In its decision of 24 November 2017 (ECLI:NL:HR:2017:3016), the Dutch Supreme Court confirmed that a judge is allowed to critically interrogate a witness and remind a witness of his oath. Such action is not an indication that a judge is not impartial or independent.
Fire in a multi-tenant business building
A fire destroyed a multi-tenant business building in the Dutch city of Beverwijk. One of the companies renting a unit in the building was Planet Little Kids Furniture. It used its unit to store furniture, which was lost in the fire. Planet claimed damages from the owner of a truck parked in an adjacent unit in the building, arguing that the fire was caused by a short circuit in the truck’s battery. Planet also sued the tenant of this adjacent unit. According to Planet, the unit was not equipped with the appropriate fire precautions. One of the legal grounds Planet invoked against the tenant was strict liability for defective buildings. In another blog I have discussed the Supreme Court’s decision on this legal ground. In this blog, I will discuss a procedural matter raised by the tenant before the Supreme Court (together with the owner of the truck against whom Planet’s claim was granted by the Court of Appeal). This matter pertains to witness examinations before the Court of Appeal.
The withdrawal of a judge
During witness examinations, the (single) judge presiding the examinations had confronted one of the witnesses submitted by the tenant with inconsistencies between his testimony and written evidence. The judge had also repeatedly reminded the witness of his oath to tell the truth. Subsequently, the tenant withdrew the witness, who allegedly no longer felt free to give evidence in the proceedings. In response to this, the presiding judge announced that deliberations would take place with the other two judges (not present at the witness examinations) adjudicating the case as to whether or not he would continue to preside over the witness examinations. The parties did not object to a change of the presiding judge. Subsequently, further witness examinations were heard by one of the two other judges adjudicating the case. The judge that had withdrawn from the witness examinations continued as one of three judges adjudicating the case and participated in rendering the final decision of the case. According to the tenant, this judge should have withdrawn from the case altogether and been replaced by another judge.
Critically interrogating and impartiality and independence of the court
The Supreme Court rejected the complaints of the tenant. It held that a judge is by its nature competent to critically interrogate witnesses, particularly in cases of inconsistencies between testimonies and written evidence. A judge may also remind the witness of his oath. Critically interrogating a witness or reminding the witness of his oath is therefore not a signal of a judge not being impartial and independent. The Supreme Court added that in this particular case the judge had good reason to critically interrogate the witness given the written evidence before the court. The argument by the tenant that the judge had more or less voluntarily agreed to withdraw to avoid being formally challenged by the tenant was also rejected by the Supreme Court for lack of evidence in the official records of the witness examination or other documents. According to the Supreme Court, there were no grounds for the tenant to expect that by withdrawing from the witness interrogations the judge would withdraw altogether.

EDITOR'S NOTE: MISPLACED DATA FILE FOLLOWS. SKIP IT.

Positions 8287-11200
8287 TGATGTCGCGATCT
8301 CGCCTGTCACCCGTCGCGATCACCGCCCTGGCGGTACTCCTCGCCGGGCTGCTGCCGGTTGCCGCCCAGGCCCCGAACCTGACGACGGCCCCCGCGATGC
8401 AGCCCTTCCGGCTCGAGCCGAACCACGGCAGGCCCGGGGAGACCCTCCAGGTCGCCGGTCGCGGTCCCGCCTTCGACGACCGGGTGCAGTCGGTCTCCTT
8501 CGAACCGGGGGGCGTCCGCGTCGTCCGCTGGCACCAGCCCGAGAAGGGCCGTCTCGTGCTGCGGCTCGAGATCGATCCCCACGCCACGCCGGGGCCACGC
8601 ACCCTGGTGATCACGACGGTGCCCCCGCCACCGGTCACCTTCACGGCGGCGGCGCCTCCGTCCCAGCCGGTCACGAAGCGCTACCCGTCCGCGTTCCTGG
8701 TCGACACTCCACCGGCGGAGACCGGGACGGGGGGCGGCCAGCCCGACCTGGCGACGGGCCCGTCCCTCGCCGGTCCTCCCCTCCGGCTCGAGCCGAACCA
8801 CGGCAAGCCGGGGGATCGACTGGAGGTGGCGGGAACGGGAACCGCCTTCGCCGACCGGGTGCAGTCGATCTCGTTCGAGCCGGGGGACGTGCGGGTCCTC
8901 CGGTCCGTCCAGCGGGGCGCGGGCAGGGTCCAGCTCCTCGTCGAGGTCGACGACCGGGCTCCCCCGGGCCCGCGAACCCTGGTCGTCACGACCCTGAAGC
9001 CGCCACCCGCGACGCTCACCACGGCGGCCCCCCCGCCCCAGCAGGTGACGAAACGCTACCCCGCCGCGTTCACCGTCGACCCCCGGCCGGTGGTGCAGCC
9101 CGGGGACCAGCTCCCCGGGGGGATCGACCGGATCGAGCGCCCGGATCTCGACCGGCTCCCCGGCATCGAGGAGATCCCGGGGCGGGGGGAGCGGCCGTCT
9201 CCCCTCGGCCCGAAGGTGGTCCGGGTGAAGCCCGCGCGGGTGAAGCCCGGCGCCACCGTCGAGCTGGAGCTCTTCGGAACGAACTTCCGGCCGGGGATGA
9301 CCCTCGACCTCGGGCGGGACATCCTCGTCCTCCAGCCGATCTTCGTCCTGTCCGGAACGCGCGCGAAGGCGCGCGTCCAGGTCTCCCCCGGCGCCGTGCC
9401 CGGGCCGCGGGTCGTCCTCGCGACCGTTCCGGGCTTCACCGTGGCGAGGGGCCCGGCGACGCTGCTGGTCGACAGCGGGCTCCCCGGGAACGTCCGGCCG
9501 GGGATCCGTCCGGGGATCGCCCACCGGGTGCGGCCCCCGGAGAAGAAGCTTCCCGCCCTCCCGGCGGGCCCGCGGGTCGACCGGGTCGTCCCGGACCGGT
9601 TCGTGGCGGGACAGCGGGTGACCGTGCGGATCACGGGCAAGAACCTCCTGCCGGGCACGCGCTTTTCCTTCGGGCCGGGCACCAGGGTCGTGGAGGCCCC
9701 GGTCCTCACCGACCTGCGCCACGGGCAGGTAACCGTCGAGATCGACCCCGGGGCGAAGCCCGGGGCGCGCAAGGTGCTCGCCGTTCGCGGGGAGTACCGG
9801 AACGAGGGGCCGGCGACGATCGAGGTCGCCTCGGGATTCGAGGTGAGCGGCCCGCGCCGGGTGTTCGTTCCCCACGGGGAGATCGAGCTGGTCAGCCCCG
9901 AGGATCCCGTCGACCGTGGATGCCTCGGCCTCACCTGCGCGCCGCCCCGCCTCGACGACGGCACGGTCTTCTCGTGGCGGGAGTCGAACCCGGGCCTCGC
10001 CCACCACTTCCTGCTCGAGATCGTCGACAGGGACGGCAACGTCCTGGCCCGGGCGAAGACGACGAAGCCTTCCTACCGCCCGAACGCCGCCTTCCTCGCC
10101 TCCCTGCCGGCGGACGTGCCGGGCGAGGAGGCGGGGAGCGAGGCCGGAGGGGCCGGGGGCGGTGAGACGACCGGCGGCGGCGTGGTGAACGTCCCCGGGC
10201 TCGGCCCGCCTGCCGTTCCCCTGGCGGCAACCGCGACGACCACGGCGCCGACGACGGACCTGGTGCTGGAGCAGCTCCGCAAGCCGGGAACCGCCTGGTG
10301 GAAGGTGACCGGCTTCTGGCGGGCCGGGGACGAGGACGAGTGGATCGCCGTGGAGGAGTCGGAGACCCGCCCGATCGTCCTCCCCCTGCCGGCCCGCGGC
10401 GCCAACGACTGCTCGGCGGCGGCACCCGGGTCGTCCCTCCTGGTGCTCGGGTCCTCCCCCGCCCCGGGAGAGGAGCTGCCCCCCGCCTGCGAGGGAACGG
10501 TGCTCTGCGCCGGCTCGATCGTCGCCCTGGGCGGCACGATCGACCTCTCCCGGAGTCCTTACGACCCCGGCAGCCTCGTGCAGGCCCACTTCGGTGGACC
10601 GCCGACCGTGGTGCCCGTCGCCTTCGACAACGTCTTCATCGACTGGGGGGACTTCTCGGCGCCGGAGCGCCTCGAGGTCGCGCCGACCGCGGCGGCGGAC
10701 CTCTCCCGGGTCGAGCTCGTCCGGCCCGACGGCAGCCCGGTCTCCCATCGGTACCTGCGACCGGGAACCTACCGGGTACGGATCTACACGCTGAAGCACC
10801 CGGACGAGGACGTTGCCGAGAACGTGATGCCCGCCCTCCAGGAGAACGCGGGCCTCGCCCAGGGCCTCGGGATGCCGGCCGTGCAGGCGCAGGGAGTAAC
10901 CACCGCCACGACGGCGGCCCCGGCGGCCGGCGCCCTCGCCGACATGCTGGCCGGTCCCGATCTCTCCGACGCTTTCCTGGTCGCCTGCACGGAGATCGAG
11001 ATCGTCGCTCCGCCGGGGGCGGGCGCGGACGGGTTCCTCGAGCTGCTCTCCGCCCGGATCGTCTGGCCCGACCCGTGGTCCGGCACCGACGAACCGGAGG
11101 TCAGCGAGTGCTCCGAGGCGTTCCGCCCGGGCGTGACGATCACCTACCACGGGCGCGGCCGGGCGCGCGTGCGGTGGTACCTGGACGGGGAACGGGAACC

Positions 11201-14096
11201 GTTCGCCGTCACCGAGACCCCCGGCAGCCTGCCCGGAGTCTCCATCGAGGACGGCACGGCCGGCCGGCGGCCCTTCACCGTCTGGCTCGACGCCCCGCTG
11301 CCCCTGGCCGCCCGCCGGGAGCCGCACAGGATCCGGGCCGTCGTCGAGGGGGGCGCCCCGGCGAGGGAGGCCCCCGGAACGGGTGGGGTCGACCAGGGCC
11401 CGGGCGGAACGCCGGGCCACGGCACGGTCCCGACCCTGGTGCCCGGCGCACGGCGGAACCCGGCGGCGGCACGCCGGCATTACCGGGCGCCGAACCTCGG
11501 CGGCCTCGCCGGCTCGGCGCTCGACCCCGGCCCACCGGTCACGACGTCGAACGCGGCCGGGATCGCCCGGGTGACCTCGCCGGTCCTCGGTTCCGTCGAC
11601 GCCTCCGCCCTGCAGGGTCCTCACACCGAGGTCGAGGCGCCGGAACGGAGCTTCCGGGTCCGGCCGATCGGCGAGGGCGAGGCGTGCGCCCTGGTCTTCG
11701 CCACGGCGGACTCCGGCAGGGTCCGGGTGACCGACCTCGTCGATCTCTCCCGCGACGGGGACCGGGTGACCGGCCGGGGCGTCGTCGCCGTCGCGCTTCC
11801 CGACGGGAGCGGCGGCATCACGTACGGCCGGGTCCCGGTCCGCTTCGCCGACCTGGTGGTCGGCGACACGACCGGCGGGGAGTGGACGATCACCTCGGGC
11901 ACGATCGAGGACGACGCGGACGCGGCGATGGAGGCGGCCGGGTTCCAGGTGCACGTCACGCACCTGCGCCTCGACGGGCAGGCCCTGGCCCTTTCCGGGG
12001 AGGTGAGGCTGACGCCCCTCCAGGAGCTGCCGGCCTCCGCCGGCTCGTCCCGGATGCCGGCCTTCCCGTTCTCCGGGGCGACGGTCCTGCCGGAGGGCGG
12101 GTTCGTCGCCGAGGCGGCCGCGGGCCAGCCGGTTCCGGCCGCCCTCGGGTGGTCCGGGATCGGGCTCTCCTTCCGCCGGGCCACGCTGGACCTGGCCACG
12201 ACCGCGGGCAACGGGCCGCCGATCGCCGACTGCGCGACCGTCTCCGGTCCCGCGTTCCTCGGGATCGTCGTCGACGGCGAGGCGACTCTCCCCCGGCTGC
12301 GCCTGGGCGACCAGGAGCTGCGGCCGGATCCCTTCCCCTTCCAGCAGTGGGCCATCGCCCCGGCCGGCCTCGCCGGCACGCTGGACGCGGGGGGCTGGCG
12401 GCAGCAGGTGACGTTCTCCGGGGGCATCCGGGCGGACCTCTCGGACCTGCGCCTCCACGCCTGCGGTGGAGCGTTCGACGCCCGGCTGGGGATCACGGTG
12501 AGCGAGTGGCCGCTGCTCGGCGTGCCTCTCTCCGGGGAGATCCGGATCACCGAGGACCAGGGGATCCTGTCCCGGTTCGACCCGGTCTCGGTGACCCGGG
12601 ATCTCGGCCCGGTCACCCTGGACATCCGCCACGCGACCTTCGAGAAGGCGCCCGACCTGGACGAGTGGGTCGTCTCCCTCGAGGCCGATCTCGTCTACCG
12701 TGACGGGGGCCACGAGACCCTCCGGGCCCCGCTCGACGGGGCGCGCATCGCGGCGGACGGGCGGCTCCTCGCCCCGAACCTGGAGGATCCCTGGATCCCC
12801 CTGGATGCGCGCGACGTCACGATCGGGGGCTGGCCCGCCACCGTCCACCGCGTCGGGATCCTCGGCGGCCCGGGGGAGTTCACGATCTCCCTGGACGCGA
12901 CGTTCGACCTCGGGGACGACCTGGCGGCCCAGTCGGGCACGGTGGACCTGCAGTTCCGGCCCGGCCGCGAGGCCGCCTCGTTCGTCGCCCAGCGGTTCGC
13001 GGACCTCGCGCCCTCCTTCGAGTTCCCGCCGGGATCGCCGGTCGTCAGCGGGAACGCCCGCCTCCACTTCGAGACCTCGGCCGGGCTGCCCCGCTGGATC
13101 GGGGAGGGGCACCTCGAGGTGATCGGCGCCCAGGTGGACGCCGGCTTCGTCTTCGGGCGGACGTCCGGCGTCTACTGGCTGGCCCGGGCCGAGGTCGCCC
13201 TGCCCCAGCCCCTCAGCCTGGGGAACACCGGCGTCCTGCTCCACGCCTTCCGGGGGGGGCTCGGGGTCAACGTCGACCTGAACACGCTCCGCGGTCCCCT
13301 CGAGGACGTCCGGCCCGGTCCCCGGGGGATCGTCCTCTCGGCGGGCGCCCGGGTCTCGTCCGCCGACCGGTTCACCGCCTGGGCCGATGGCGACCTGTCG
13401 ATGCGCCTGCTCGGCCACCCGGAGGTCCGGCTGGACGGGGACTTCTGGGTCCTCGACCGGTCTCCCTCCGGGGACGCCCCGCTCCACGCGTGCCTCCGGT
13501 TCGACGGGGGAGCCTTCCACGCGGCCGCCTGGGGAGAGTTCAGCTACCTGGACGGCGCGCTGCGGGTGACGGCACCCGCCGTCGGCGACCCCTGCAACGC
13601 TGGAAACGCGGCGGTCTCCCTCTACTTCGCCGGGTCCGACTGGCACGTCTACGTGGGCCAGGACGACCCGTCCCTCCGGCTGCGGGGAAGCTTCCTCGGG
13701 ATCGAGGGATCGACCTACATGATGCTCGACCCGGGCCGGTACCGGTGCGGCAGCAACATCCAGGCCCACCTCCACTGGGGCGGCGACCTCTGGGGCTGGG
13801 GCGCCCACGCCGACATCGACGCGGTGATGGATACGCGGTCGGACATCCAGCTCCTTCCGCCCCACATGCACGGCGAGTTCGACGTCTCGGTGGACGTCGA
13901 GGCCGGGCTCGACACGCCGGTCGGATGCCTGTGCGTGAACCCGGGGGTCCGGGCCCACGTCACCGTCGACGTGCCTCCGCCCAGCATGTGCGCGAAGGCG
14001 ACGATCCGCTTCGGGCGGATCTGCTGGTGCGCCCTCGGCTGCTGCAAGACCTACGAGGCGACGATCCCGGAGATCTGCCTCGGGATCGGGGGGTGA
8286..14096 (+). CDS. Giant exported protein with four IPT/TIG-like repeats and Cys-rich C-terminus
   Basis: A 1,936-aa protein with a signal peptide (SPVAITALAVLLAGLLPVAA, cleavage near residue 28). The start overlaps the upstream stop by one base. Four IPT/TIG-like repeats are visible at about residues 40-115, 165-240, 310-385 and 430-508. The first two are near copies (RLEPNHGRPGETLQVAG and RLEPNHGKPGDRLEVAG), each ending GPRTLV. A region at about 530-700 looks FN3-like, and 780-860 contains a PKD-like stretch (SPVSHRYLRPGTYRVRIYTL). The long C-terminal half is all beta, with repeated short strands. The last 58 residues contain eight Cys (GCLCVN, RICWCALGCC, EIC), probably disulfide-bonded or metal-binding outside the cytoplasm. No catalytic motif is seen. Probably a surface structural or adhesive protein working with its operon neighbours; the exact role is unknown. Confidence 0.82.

Voluntarily withdrawing in a half-hearted way
In general, one could agree to the Supreme Court’s decision that the mere fact that a judge critically interrogates a witness does not mean that such judge is no longer impartial or independent. The problem in this case is that the presiding judge apparently decided to voluntarily withdraw, but did so half-heartedly. He announced that he would deliberate with the two other judges whether or not he would continue to preside the witness interrogations. Afterwards, another judge took over and also presided the hearing subsequent to the interrogations. From this, it is possible to see how the tenant may have had the impression that the judge had withdrawn completely and would no longer participate in adjudicating the case. The decision of the Supreme Court that there were no grounds for the tenant to expect so, should in this respect be understood as there being no evidence recorded in the official records made at the time to support the tenant’s argument.
In order to avoid such unclear situations, it is advisable for parties to use the official and statutory route of challenge, if there is doubt over the impartiality or independence of a judge involved in the proceedings. Other judges will then formally decide whether or not the challenged judge will continue adjudicating the case. The status of this judge is then clear to everyone. As for judges, it is advisable that they do not voluntarily withdraw, but instead wait for a formal challenge by one of the parties. Alternatively, if a judge decided to withdraw voluntarily they should do so fully (and not only from witness examinations).